With the epic scope of A Civil Action, Last Man Standing is an unforgettable chronicle of the twenty-seven-year struggle to break a conspiratorial abuse of power and free one of America's most famous political prisoners.
In 1968, twenty-year-old Elmer Gerard "Geronimo" Pratt returned from Vietnam with a chest full of medals and a Purple Heart into the most heated racial climate in American history. Taking advantage of the G.I. Bill, Pratt enrolled at UCLA, where the Black Panther Party was busy recruiting. Propelled by a diverse group of African Americans, the Panther agenda was a volatile mix of black rage, black pride, altruism, idealism, and violence. Under the charismatic leadership of Eldridge Cleaver, Huey P. Newton, Bobby Seale, and Bunchy Carter, Pratt rose to the rank of Deputy Minister of Defense and became leader of the Los Angeles Chapter. The Panthers did not go unnoticed by J. Edgar Hoover. In the era of enemies' lists, his FBI drew up its own list of Panthers to be "neutralized" and began a systematic counterintelligence program to undermine black solidarity. Geronimo Pratt headed Hoover's list. When an FBI informer within the Panther party agreed to testify that Pratt murdered a young woman at a Santa Monica tennis court, his days as a free citizen came to an end.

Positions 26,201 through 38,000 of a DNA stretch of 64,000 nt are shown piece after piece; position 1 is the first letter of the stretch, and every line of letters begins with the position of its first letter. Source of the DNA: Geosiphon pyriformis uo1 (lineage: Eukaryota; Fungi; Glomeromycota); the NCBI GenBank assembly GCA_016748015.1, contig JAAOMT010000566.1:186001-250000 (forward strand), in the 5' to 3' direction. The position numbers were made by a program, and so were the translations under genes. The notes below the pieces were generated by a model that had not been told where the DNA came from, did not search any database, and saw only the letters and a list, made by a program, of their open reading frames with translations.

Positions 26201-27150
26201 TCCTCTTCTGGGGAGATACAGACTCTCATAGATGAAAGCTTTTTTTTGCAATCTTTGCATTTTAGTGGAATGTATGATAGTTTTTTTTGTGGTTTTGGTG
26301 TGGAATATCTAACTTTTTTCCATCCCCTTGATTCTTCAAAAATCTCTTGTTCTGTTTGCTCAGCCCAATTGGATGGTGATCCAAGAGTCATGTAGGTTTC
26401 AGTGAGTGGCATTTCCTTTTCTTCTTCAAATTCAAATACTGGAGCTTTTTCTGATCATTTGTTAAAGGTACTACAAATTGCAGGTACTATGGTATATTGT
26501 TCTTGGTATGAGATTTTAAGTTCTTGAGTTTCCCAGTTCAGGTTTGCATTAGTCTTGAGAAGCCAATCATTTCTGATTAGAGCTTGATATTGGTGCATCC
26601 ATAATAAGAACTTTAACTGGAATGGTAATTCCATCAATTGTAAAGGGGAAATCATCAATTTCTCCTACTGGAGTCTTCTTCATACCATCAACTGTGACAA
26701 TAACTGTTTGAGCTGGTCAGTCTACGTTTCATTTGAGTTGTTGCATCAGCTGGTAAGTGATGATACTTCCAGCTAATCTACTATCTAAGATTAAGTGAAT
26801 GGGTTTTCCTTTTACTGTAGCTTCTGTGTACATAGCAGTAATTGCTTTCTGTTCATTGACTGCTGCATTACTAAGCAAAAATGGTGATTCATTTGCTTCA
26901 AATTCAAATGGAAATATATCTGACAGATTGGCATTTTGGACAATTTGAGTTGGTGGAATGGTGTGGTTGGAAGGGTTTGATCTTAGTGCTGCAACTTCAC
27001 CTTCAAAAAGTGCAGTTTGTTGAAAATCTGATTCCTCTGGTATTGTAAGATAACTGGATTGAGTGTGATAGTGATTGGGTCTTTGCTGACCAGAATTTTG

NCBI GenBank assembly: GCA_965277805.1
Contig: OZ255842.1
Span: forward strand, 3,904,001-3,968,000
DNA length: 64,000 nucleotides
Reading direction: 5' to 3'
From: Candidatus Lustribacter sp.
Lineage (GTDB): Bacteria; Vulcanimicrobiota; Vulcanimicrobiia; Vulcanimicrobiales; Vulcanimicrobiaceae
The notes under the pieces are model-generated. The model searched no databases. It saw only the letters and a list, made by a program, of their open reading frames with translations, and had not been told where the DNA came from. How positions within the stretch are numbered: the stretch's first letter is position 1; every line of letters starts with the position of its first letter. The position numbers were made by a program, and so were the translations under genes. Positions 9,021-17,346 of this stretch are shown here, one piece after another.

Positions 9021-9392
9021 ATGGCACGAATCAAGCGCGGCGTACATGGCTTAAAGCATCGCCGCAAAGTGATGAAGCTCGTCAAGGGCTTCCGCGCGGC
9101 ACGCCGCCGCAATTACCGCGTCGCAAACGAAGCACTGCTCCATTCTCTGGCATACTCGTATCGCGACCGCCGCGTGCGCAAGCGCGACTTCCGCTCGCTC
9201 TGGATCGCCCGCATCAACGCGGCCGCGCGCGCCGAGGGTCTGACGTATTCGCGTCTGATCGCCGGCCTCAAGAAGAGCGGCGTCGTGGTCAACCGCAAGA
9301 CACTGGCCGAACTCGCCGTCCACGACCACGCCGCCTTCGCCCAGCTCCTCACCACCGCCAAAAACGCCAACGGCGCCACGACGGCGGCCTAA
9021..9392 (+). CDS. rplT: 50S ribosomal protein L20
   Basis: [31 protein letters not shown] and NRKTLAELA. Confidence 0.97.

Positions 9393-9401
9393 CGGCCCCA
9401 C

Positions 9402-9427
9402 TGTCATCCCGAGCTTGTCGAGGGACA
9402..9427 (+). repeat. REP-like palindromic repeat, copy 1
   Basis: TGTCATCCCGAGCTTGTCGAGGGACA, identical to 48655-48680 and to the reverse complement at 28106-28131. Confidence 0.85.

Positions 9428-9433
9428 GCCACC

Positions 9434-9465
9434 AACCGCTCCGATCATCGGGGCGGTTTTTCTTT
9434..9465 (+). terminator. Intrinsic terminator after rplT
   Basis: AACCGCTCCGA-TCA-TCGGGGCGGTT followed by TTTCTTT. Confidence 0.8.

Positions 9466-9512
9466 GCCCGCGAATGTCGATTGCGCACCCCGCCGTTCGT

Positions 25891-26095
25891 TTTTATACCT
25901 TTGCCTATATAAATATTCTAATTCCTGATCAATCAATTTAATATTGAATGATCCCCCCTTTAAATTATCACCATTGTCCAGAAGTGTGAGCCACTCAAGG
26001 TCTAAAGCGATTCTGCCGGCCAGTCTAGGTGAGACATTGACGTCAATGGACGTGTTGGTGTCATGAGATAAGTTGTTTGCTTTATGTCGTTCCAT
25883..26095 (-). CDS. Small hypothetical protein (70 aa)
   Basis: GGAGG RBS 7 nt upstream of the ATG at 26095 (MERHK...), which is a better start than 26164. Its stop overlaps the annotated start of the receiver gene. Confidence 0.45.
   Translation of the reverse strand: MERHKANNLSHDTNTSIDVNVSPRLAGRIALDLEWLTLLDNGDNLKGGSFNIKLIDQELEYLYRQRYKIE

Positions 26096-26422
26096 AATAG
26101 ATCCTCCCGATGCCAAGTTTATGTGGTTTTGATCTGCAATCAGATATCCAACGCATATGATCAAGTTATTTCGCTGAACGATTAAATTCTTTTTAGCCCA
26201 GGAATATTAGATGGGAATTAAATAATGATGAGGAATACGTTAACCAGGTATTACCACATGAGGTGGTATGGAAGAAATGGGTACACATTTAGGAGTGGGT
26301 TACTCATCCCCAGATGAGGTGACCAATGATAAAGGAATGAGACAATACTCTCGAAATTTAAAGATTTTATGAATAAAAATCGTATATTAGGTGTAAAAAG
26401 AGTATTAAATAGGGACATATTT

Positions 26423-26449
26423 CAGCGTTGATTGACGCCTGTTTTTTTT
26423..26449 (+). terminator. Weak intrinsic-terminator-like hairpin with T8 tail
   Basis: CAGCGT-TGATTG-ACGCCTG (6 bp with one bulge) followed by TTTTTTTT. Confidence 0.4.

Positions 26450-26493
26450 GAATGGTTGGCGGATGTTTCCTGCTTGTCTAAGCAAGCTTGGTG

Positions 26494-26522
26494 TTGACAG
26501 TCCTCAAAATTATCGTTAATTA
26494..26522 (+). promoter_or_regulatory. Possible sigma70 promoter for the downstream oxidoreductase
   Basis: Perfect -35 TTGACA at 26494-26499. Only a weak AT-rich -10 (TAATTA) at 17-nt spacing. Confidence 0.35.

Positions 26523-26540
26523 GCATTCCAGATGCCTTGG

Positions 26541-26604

If not for the unlikely alliance of a brash African American defense attorney (Johnnie L. Cochran, Jr.), a radical Irish Jewish law student (Stuart Hanlon), a Protestant minister (Rev. James McCloskey), and the indefatigable Pratt-his spirit unbroken by eight years in solitary confinement-a horrifying miscarriage of justice would never have been rectified. As riveting biography, courtroom drama, and just plain narrative nonfiction, Last Man Standing is certain to take its place among the finest works of American judicial history.